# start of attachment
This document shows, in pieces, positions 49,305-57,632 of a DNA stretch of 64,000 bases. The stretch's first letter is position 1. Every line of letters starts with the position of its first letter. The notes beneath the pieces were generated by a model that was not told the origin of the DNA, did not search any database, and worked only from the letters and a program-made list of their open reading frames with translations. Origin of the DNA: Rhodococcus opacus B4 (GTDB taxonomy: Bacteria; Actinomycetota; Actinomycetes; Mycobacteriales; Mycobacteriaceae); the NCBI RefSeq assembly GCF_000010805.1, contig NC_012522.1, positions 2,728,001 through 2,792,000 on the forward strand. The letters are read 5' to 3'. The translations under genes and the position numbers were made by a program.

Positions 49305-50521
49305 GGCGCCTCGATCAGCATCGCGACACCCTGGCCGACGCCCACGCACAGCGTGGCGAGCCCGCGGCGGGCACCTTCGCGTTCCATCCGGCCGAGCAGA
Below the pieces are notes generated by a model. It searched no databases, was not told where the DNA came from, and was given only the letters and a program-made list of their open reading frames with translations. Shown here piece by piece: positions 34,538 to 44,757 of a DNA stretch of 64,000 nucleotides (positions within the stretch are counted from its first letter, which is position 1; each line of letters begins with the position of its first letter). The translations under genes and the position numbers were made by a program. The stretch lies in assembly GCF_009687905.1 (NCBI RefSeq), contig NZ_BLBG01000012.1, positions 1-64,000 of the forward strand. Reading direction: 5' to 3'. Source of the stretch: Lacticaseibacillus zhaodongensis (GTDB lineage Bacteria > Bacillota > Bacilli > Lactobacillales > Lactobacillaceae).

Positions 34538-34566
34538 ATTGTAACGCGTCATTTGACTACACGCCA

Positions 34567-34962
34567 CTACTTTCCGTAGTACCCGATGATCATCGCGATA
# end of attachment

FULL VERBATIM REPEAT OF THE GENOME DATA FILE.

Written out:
This document shows, in pieces, positions 49,305-57,632 of a DNA stretch of 64,000 bases. The stretch's first letter is position 1. Every line of letters starts with the position of its first letter. The notes beneath the pieces were generated by a model that was not told the origin of the DNA, did not search any database, and worked only from the letters and a program-made list of their open reading frames with translations. Origin of the DNA: Rhodococcus opacus B4 (GTDB taxonomy: Bacteria; Actinomycetota; Actinomycetes; Mycobacteriales; Mycobacteriaceae); the NCBI RefSeq assembly GCF_000010805.1, contig NC_012522.1, positions 2,728,001 through 2,792,000 on the forward strand. The letters are read 5' to 3'. The translations under genes and the position numbers were made by a program.

Positions 49305-50521
49305 GGCGCCTCGATCAGCATCGCGACACCCTGGCCGACGCCCACGCACAGCGTGGCGAGCCCGCGGCGGGCACCTTCGCGTTCCATCCGGCCGAGCAGA
Below the pieces are notes generated by a model. It searched no databases, was not told where the DNA came from, and was given only the letters and a program-made list of their open reading frames with translations. Shown here piece by piece: positions 34,538 to 44,757 of a DNA stretch of 64,000 nucleotides (positions within the stretch are counted from its first letter, which is position 1; each line of letters begins with the position of its first letter). The translations under genes and the position numbers were made by a program. The stretch lies in assembly GCF_009687905.1 (NCBI RefSeq), contig NZ_BLBG01000012.1, positions 1-64,000 of the forward strand. Reading direction: 5' to 3'. Source of the stretch: Lacticaseibacillus zhaodongensis (GTDB lineage Bacteria > Bacillota > Bacilli > Lactobacillales > Lactobacillaceae).

Positions 34538-34566
34538 ATTGTAACGCGTCATTTGACTACACGCCA

Positions 34567-34962
34567 CTACTTTCCGTAGTACCCGATGATCATCGCGATA